1. The narrow question in the present appeal is whether the trial Court rightly applied the amended provisions of Order XXIII, Rule 3A of the Code of Civil Procedure, which has enacted the bar to the effect that no suit shall lie to set aside a decree on the ground that the compromise on which the decree is based was not lawful.
2. A few undisputed facts are that the present appellant-plaintiff filed the present suit, being Special Civil Suit No. 13 of 1977 for getting declarations to set aside and cancel the compromise decree recorded in the earlier suit, being Special Civil Suit No, 17 of 1973. Inter alia the plaintiff prayed that the decree in that suit at Ex, 105 be cancelled and the compromise in that suit at Ex. 104 be declared illegal. Similarly, he prayed that the Vakalatnama given to the advocate in that suit, who is joined as defendant No. 13 in this suit, be declared illegal.
3. The plaint alleged that the earlier suit was for partition and taking accounts and that the present plaintiff was defendant No. 4 therein. The present plaintiff and defendant No. 5 in the present suit had engaged advocate Shri M.A. Patil by giving him the Vakalatnama. In the earlier suit, on the compromise at Ex. 104, the said advocate, Shri Patil, because of the Vakalatnama, signed the compromise and the compromise so recites, but the plaintiff in the suit has asserted that he had not authorised the said Shri Patil to sign that compromise. The signature of Shri Patil, Advocate, therefore, was entirely unauthorised and hence the compromise is not binding. Similar allegations are reasserted in para 3 of the plaint, in that the said advocate Shri Patil had not been given the authority to sign the compromise. In para 4, it is further asserted that on the day the Vakalatnama was given, neither the plaintiff could confer nor the advocate could accept the authority to compromise the cause and, therefore, the contrary Vakalatnama was not in accordance with law. For that reason also the compromise is bad. In further allegations it is stated that on the day the compromise was recorded, the matter in court was only fixed for filing the list of witnesses and, therefore, the present plaintiff (defendant No. 4 in that suit) was not present in the Court. This would show that the advocate had not been conferred with any authority to compromise the matter. He should have taken the prior consent and should have got the matter adjourned for obtaining such a consent before he signed the compromise in the Court.
4. These are the main recitals which constitute the cause of action for the purpose of this second suit, which is, as stated above, a suit for cancellation of the earlier compromise and a declaration for that purpose.
5. As far as the suit allegations are concerned, briefly stated, the cause of action is based on want of authority of the advocate to enter into compromise. It is thus clear that the total cause of action seeks to put in issue the authority of the advocate so as to compromise the earlier suit. Though the Court has not decided the matter on merits, it has referred to Ex. 89, which clearly shows that such an authority did exist in favour of the advocate concerned.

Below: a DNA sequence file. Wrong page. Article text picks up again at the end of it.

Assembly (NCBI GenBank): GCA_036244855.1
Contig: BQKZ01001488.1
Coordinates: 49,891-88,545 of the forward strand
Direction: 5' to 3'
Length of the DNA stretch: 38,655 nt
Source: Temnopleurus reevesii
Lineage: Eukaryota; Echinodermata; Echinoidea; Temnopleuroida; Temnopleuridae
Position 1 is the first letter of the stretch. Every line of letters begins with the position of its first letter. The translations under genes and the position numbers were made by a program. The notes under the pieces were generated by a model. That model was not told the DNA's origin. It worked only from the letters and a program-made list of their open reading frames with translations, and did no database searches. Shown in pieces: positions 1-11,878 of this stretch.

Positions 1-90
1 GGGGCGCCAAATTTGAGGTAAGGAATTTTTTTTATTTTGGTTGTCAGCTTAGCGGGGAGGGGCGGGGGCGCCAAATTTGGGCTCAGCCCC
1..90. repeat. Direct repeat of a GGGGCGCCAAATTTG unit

6. What is important for the decision of the present appeal is, whether the amended Rule 3A enacted a bar to entertain the second suit.
7. Mr. Thorat argues that such type of grievance can still be agitated in spite of enactment of Rule 3A. According to the learned Counsel, the words 'not lawful' used in Rule 3A have a reference only to the cases which may presumably fall within the contemplation of Section 23 of the Indian Contract Act. In other words, if the cause of action alleged covers cases which ace treated as not lawful by Section 23, then and then only the bar of Rule 3A would be attracted. In all other cases, the bar would not be available and the suit would lie. According to the learned counsel, want of authority of the advocate does not fall within the category of the compromise being 'not lawful.' On the other hand, it is an allegation that no compromise in fact could be arrived at and, therefore, the suit was tenable.
8. It is indeed difficult to accept this line of submissions. The very object of introducing Rule 3A in the body of Order XXIII of the Code of Civil Procedure was to bar the filing of a second suit on the ground that the compromise was not lawful. Want of authority is a species of such challenges So also where exceeding of authority is alleged by a litigant against the admitted representative. The present case falls in the second part of the category. Here, it is not in dispute that Advocate Shri Patil was engaged to defend that suit and did represent the plaintiff in the suit. The engagement as an advocate is not in dispute. What is in dispute is his exceeding the authority in accepting a particular compromise for and on behalf of the present plaintiff. Such a challenge is clearly a challenge to the compromise on the ground that it is not lawful and in view of the bar enacted by Rule 3A, no second suit lies to establish such a challenge.